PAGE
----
Record turnout with more than 80 per cent casting their votes
The people of Crimea said a resounding “yes” to splitting from Ukraine and rejoining Russia in a referendum held in the region on Sunday despite opposition from the central government and Western powers.
According to an exit poll conducted by a local pollster, 93 per cent of Crimean residents voted in favour of returning to the Russian fold, against seven per cent who favoured staying with Ukraine.
Russia’s President Vladimir Putin said Moscow will “respect the choice of Crimean people.”International observers from 23 countries said they saw no violations during voting. No incidents were reported.
Voter turnout in Crimea’s referendum broke all previous records for the region, with more than 80 per cent of the regions’ 1.5 million eligible voters cast their ballots. “Voter activity is higher than in any previous elections in Crimea’s post-Soviet history,” said Mikhail Malyshev, head of the region’s election committee.
People queued outside polling stations even before they opened at 8 a.m. local time despite wintry and rainy weather. Voters were asked whether they would like Crimea to rejoin Russia or to remain a part of Ukraine but revert to its 1992 Constitution, which would give the region greater autonomy. Crimea was part of Russia till 1954 when then Soviet leader Nikita Khrushchev signed it off to Ukraine.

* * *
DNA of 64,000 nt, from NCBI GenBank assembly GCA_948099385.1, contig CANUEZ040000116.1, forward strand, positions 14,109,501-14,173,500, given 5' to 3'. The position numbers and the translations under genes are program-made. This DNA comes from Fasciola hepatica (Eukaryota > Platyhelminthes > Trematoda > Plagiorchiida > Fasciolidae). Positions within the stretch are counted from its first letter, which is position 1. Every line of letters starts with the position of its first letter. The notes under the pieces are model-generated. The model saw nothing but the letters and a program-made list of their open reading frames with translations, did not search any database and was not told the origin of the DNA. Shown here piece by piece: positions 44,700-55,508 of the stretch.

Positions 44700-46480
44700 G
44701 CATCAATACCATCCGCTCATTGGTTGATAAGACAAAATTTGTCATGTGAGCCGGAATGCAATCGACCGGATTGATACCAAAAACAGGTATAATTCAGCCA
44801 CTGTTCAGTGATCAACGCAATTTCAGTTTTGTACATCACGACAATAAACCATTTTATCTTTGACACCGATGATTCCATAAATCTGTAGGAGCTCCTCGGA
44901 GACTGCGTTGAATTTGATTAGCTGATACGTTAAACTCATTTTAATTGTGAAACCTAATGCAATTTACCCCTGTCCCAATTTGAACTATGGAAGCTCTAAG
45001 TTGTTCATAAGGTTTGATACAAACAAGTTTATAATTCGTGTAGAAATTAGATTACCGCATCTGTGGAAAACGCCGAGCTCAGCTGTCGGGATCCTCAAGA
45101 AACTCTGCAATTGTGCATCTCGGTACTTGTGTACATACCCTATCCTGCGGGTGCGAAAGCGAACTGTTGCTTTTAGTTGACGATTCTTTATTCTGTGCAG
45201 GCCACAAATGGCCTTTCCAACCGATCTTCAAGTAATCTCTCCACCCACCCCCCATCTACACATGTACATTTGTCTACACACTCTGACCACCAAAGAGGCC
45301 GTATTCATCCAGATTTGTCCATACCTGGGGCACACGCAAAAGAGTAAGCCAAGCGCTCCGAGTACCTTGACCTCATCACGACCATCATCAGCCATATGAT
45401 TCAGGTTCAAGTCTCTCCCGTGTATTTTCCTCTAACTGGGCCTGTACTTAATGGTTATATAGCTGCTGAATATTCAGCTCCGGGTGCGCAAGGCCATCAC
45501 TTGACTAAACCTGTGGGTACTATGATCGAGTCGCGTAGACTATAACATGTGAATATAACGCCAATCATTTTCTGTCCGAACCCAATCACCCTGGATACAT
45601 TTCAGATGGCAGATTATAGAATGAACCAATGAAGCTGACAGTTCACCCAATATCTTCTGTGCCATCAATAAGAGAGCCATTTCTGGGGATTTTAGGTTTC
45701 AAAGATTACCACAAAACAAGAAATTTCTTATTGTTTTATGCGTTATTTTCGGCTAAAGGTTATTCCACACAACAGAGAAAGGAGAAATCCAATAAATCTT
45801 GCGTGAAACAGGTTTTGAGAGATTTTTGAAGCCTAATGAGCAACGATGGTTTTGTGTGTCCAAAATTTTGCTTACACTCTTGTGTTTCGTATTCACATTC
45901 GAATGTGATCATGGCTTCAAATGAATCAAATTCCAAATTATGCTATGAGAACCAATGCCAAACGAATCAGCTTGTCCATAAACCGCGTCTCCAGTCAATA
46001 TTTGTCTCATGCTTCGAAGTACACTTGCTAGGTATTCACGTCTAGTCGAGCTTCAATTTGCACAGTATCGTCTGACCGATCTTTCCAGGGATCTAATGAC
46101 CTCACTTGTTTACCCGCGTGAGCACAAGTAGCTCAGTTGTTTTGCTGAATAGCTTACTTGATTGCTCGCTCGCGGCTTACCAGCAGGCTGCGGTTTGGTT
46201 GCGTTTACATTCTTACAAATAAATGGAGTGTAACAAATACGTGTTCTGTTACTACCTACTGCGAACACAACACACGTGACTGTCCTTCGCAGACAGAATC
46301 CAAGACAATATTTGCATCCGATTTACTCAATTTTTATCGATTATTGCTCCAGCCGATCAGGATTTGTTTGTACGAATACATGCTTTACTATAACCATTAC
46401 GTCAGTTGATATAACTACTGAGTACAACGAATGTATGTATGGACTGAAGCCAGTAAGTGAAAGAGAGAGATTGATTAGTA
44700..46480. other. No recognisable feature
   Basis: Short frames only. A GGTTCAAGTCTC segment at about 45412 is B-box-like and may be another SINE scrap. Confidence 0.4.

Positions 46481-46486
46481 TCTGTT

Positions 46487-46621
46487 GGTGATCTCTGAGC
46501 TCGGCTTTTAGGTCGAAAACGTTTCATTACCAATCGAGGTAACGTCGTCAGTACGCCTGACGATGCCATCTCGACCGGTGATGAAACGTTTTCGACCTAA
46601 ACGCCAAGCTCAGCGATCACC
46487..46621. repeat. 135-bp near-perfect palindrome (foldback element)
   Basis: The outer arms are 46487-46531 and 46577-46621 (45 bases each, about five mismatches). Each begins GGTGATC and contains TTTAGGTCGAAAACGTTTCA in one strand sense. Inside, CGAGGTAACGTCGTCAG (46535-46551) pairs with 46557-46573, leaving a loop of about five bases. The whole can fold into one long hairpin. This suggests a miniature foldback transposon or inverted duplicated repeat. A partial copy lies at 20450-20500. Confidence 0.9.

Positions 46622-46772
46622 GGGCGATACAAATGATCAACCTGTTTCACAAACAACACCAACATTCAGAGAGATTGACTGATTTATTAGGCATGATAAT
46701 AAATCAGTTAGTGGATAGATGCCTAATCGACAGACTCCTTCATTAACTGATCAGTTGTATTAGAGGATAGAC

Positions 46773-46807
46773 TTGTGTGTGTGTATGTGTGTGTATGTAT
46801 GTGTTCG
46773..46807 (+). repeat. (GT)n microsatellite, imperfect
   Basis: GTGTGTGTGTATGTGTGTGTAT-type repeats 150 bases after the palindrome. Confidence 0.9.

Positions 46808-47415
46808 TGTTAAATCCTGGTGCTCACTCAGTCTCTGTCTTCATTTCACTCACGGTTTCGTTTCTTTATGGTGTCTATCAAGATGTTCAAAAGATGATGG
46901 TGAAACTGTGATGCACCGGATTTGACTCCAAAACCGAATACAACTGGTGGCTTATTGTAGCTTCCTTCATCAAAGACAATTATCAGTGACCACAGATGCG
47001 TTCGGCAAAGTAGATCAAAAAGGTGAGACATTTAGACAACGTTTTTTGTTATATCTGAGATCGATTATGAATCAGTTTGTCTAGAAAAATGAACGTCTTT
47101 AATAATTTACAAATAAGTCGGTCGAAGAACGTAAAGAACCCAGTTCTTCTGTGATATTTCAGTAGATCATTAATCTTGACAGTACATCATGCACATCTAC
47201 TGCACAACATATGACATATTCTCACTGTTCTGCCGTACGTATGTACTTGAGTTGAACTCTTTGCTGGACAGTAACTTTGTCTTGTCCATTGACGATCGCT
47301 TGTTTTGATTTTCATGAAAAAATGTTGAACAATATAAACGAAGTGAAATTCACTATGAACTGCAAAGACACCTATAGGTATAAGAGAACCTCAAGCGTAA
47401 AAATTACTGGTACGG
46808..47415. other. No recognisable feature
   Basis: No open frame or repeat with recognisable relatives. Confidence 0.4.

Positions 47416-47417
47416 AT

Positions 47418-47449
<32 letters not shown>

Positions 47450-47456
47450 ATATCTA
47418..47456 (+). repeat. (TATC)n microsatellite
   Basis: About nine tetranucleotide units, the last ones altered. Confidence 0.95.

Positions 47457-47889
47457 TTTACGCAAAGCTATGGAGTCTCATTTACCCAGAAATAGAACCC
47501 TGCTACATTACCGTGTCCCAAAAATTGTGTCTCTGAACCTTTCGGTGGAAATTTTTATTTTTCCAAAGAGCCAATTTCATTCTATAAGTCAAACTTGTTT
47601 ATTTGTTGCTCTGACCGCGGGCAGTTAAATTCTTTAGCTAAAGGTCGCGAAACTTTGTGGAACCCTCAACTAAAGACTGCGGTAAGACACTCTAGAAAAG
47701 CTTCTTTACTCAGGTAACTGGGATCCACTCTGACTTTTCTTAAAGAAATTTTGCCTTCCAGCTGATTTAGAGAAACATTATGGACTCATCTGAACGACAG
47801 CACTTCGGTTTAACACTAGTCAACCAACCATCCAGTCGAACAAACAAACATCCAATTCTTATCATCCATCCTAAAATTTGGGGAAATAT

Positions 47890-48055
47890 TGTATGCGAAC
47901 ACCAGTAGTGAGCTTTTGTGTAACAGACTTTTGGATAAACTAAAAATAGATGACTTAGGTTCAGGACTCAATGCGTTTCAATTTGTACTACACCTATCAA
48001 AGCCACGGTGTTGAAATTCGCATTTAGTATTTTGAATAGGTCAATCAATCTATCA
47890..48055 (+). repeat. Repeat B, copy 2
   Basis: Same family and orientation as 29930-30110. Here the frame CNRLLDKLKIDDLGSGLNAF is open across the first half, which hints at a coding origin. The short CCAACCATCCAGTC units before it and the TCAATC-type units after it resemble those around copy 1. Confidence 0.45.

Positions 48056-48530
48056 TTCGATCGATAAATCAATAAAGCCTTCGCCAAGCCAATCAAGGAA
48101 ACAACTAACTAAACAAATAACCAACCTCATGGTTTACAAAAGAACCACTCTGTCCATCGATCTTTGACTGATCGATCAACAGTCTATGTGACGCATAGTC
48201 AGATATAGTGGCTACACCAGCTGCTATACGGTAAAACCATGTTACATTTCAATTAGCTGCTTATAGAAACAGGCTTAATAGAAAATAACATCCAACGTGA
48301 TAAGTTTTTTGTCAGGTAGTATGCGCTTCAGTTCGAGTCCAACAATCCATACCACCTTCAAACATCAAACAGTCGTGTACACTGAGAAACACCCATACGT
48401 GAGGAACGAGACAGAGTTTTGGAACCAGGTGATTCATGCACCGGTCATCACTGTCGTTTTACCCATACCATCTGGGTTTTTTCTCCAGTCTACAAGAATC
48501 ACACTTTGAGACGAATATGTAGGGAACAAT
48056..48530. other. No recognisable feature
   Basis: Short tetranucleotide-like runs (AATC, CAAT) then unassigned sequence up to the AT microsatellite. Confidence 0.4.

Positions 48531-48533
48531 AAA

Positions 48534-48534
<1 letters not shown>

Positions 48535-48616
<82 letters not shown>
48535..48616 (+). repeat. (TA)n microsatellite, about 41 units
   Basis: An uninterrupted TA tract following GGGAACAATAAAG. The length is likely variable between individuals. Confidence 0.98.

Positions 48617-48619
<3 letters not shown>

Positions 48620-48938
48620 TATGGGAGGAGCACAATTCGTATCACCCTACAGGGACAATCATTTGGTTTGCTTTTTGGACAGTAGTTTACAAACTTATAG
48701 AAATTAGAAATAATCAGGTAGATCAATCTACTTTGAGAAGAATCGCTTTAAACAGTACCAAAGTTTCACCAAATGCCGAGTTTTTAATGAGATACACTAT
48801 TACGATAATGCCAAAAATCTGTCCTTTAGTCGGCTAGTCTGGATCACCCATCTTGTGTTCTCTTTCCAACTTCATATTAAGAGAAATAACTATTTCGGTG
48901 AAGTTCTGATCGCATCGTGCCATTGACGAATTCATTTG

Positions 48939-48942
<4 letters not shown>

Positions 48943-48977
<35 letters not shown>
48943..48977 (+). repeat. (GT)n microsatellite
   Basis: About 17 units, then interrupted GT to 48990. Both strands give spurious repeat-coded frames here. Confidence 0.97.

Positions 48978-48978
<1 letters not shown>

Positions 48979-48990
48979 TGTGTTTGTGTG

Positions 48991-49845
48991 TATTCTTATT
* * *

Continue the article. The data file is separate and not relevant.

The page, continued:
Medjlis of Crimean Tatars denounced the referendum as illegal and called for its boycott. However, officials said about 40 per cent of the 250,000-strong Tatar community voted.
However, neighbouring eastern regions of Ukraine witnessed more anti-government protests on Sunday. In Donetsk, Kharkiv and Lugansk thousands of pro-Russia demonstrators rallied in support of the Crimea referendum and to demand a local referendum on greater autonomy from Kiev. In Lugansk residents stopped a train carrying Ukrainian tanks and armoured vehicles in the direction of Crimea, Russian news agencies reported.
Protests in eastern Ukraine are viewed with great concern in the West. German Chancellor Angela Merkel called Mr. Putin on Sunday to discuss the situation in Ukraine. A statement issued in Berlin said Mr Putin agreed to the German leader’s proposal to swiftly expand the existing presence of the Organisation for Security and Cooperation in Europe (OSCE) in Ukraine and to deploy it eastern Ukraine.
According to the Kremlin press service, Mr. Putin “once again” voiced concern over the escalation of tension in Ukraine’s south-east by “radical groups acting in connivance from the Kiev authorities.”
The referendum in Crimea has been condemned as “illegal” by the West and the Ukrainian government in Kiev, but is strongly backed by Moscow.
Russia on Friday vetoed a U.S.-drafted U.N. resolution criticising the vote. China abstained from the vote, whereas all other Security Council member supported the draft.